Inside Trump's Election Victory Night

Donald Trump greets supporters at his election night rally in Manhattan. REUTERS/Carlo Allegri

Inside Trump's Election Victory Night

He was resigned to losing until he realized otherwise...

Historian Doug Wead’s upcoming book details an inside look at the Trump presidency through exclusive interviews with the president, his family and senior staffers.

  • Excerpts obtained by the Daily Caller News Foundation describe the tumultuous Nov. 8 election night when Trump first thought he would lose the presidency to Democratic opponent Hillary Clinton.

  • The book notes that Trump ripped up his original acceptance speech because he wanted to find a way to relate more to the Clinton supporters.

On election night in 2016, President Donald Trump was resigned to losing before realizing that he would actually win in what historian Doug Wead notes as “the biggest upset in American history,” according to his upcoming book detailing the Trump presidency.

Wead gained exclusive access to Trump, his family and senior staffers for his Nov. 26 book “Inside Trump’s White House: The Real Story Of His Presidency.” The book includes the tumultuous Nov. 8 election night where Trump first believed he had no chance to win and then ended up ripping up his acceptance speech as he saw opponent Hillary Clinton’s supporters crying, excerpts obtained by the Daily Caller News Foundation read.

Trump met with his wife Melania that evening after being informed he would not win, despite digital media director Brad Parscale insisting that the numbers actually showed him becoming president, the book reads. He told Melania that he was okay with losing because he “couldn’t have worked any harder.”

“But Melania, who had consistently told him from the beginning that he would win, would have none of it,” Wead writes according to an excerpt of the book. “Again, at this moment, when the experts all agreed it was over, and it was being proclaimed on television and he was giving her the bad news, she was still not convinced. She listened politely and then then answered back once again. ‘It’s not over,’ she told him. ‘You are going to win.'”

While Trump did not believe he could win based on the evening news reports rolling in, he told an insistent Parscale that he “may be right.” During his conversation, someone asked Trump what he would do if the networks were right and he had lost to Clinton, because they wanted to “know how to handle it.” 

“‘You know what?’ Trump said, “‘I’m just going to go downstairs and make a statement and the next day I’ll get on my plane and go play golf in Ireland.” That was it,” the book reads. “That was how the marathon presidential campaign would end. Right where it had begun. At the bottom of that escalator in Trump Tower. Or out on the streets of Fifth Avenue.”

Later that evening, Trump was staring at the television screen as he waited to networks to confirm what Parscale had been telling him all along – that he was the next president of the United States. When confirmation came, Trump saw footage of Clinton supporters crying and said that “it must feel terrible” for them, daughter Ivanka Trump said, according to the book.

Look at these crying Clinton supporters, imagine how they feel?” Trump said, studying the tear-streaked faces of young ladies at the Javits Center. “They never saw it coming. Just think how hard they have worked. It must be terrible. It must be terrible.” For weeks, he had been bracing himself for those same feelings.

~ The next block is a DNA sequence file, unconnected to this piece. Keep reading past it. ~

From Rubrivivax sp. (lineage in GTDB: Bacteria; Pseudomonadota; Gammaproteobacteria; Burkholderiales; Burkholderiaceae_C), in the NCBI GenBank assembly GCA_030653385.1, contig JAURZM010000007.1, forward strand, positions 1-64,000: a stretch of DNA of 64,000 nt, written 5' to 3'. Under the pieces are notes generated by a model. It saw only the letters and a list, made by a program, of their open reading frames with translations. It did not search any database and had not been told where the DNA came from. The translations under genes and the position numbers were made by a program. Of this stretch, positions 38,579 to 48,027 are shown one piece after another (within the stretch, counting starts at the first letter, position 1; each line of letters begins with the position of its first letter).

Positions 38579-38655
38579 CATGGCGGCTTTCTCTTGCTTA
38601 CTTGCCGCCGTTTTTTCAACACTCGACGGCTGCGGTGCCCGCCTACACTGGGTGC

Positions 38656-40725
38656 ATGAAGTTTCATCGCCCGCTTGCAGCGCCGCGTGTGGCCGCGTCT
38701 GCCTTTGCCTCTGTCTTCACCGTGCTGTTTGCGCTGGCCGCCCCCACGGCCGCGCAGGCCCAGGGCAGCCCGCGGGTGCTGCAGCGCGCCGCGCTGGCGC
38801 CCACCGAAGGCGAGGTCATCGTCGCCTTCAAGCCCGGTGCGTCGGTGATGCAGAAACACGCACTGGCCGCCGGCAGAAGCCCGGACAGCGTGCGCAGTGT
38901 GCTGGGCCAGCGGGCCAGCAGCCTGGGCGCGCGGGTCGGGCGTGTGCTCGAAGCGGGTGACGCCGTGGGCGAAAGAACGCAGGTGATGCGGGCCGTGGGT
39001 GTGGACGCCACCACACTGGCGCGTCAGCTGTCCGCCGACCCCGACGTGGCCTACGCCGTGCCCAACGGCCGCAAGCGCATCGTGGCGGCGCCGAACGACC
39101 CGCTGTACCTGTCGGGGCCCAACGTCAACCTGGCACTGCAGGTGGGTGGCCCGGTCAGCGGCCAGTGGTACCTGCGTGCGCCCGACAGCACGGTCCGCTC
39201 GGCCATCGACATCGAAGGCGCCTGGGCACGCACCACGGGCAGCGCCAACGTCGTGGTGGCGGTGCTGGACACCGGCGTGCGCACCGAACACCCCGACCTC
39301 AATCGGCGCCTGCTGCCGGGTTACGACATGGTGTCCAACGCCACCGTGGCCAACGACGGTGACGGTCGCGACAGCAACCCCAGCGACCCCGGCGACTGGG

Ivanka was struck by the contrast between her father’s mood and the jubilation echoing in the staff rooms in other parts of Trump Tower. She understood the joy of the team, even the gloating. They had every right to rejoice in a very hard-fought and bitter political victory. “New York hates you!” the crowd had screamed at the Trumps when they had voted earlier that day. But Ivanka knew her father was in no mood to rub it in.

“This was a part of Donald Trump that the public doesn’t see,” she told me in an interview about that night. “He defies typecasting. I think it’s an area in which he is misunderstood. He is really very compassionate.

The book continues on to provide exclusive details about the moment when the Trump campaign realized that the little-worked on acceptance speech would be the one they’d need to use. As Trump looked at the speech, he ripped it up, stating that it was “totally wrong.” He added that the campaign needed to “reach out to” Clinton supporters who were crying, according to Wead.

“Trump dramatically ripped up the speech. ‘This is totally wrong,’ he said. ‘We have to reach out to those people we saw crying tonight and we have to tell them that it’s going to be okay. And we are going to come together,'” the upcoming book reads.

Ivanka Trump describes this moment as “strong” and “beautiful,” according to Wead’s interview with her about the moment.

“It was a beautiful thing. His first reaction was to feel deeply about what the Clinton supporters were experiencing. And partly because everyone had told them that this was an outcome that was not possible. He was supersensitive to that, and you saw it reflected in his words,” she recalled.

“It was close to midnight by then. And yet, in that brief moment, none of us felt tired. We felt good about the country, and I felt good about my father and his desire to bring the country together. I have so many photos of us just sitting together and rewriting that speech. The feeling in that room was really something beautiful.”

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Image: Reuters.